But the most interesting and detailed description of Stalin*s adventures in Kureyka is contained in the letter of the former instructor of Krasnoyarsk regional committee of the Communist Party P.Sirotenko, who occupied in 1956 the directorship of Berezovsky career administration, but brilliantly remembered all the events happened nine years ago… 

 

“Got letters from him”

On the 4th of May, 1956 P.Sirotenko, a former instructorof the Department of propaganda and agitation of the Krasnoyarsk regional Committee of the CPSU, executor of Stalin – Poskrebyshev – Aristov mission sent Aristov a letter, detailed enough. He wrote (spelling and punctuation preserved. – Author): "In January 1947, when you were the Secretary of the regional committee of the CPSU, you have ordered me to fly to the North: Dudinka – Kureyka and find holders of two names: IVANOV and PERETOKIN.

On the basis of the materials collected during the trip I fixed, that PERETOKIN does not exist at all, this is none other but PEREPRYGIN, the name of the family who housed comrade STALIN.

In Dudinka I had to find very fast, that Pyotr IVANOV, who knew comrade Stalin very close, according to the words of his wife Darya Alekseevna, was very disgusted for the fact of Stalin*s cohabitation with one of Pereprygins* daughter.

Apparently, Pyotr Ivanov, who had known Stalin personally and did not like his appetites to pedophilia, died before 1947. And instructor Sirotenko continued his investigation which took more than one month. At the end of March 1947 he went to Kureyka to the local old-timer Alexey Yakovlevitch Taraseev. “I met him in the end of March 1947, that time he was 102 years old. He told me, that altogether with IVANOV he and Ion PEREPRYGIN, the eldest of the orphans PEREPRYGINS were called to gendarme LALETIN for making an act concerning cohabitation of exiled settler DZHUGASHVILI and non-adult Lidya PEREPRYGINA.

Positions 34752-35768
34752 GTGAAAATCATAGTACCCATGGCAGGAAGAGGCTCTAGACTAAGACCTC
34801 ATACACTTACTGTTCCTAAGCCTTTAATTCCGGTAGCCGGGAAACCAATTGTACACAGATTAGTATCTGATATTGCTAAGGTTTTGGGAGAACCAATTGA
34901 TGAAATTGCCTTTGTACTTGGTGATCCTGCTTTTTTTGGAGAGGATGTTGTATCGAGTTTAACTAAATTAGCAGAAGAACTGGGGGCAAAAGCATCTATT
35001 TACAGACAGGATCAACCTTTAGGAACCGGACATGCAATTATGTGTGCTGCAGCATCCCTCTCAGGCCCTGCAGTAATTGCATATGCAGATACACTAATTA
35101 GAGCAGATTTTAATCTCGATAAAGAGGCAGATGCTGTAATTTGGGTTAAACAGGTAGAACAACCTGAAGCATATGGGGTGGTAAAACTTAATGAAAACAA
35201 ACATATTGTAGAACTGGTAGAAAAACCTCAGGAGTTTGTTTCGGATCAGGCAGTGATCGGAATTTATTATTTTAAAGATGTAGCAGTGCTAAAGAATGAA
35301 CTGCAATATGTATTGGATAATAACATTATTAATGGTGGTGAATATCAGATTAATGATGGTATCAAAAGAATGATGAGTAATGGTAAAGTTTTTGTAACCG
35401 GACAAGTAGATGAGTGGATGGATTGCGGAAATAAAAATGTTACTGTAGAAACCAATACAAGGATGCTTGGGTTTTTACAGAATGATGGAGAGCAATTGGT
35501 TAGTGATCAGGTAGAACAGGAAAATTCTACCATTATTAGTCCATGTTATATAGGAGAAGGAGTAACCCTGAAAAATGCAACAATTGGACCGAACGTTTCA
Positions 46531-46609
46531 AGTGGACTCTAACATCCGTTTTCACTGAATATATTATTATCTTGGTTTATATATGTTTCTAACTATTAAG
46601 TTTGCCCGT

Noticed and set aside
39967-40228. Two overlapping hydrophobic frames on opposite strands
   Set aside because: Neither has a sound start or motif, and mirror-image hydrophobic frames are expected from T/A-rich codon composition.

And only after he gave his word to marry her after she becomes full age, law case was stopped…

Old man told me, that Lidya Platonovna PEREPRYGINA (DAVYDOVA) lives in the village Angutikha which is located between Kureyka and Turukhansk (village Angutikha was located in 1558 kilometres from Krasnoyarsk and in 50 kilometres from Turukhansk – Author). When I met her in April 1947, I got the following:

PEREPRYGINA Lidya Platonovna born in1900 started cohabiting with Stalin when she was 14 years old. Being with STALIN she gave a birth to a boy, but he lived not a long and died. STALIN gave his word to gendarmes that when she becomes full-aged, he marries her officially. Before his escape (Stalin left Kureyka in December 1916 – Author) she remained pregnant and gave a birth to a boy named Alexander.

  She confirms, that first time she got letters from him and even one card, which according to her order was found by director of museum Jurin; it was hidden on the roof of the house in Kureyka”.